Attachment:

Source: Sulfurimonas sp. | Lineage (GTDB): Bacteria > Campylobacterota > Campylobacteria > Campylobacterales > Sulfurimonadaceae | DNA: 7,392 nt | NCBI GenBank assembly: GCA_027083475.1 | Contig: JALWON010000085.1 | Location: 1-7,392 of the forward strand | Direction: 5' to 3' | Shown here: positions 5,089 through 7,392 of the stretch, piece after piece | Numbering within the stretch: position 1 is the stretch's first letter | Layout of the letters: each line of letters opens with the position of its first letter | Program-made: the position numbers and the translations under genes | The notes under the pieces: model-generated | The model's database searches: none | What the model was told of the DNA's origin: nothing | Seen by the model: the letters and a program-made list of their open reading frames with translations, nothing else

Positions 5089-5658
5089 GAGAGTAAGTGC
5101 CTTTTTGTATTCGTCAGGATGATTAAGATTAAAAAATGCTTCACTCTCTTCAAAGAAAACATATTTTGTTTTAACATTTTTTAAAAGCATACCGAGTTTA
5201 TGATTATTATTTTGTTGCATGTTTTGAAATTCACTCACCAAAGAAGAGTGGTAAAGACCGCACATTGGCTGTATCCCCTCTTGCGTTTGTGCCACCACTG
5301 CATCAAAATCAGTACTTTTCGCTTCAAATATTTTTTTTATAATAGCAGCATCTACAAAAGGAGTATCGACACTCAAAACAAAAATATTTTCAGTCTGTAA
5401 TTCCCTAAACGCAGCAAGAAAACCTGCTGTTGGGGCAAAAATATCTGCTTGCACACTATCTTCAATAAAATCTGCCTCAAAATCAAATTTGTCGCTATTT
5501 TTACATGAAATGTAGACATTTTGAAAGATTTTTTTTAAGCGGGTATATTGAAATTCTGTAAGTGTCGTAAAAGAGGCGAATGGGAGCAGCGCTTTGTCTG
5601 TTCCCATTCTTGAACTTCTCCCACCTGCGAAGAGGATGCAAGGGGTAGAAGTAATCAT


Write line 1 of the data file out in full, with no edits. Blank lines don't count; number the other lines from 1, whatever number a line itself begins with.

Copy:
Source: Sulfurimonas sp. | Lineage (GTDB): Bacteria > Campylobacterota > Campylobacteria > Campylobacterales > Sulfurimonadaceae | DNA: 7,392 nt | NCBI GenBank assembly: GCA_027083475.1 | Contig: JALWON010000085.1 | Location: 1-7,392 of the forward strand | Direction: 5' to 3' | Shown here: positions 5,089 through 7,392 of the stretch, piece after piece | Numbering within the stretch: position 1 is the stretch's first letter | Layout of the letters: each line of letters opens with the position of its first letter | Program-made: the position numbers and the translations under genes | The notes under the pieces: model-generated | The model's database searches: none | What the model was told of the DNA's origin: nothing | Seen by the model: the letters and a program-made list of their open reading frames with translations, nothing else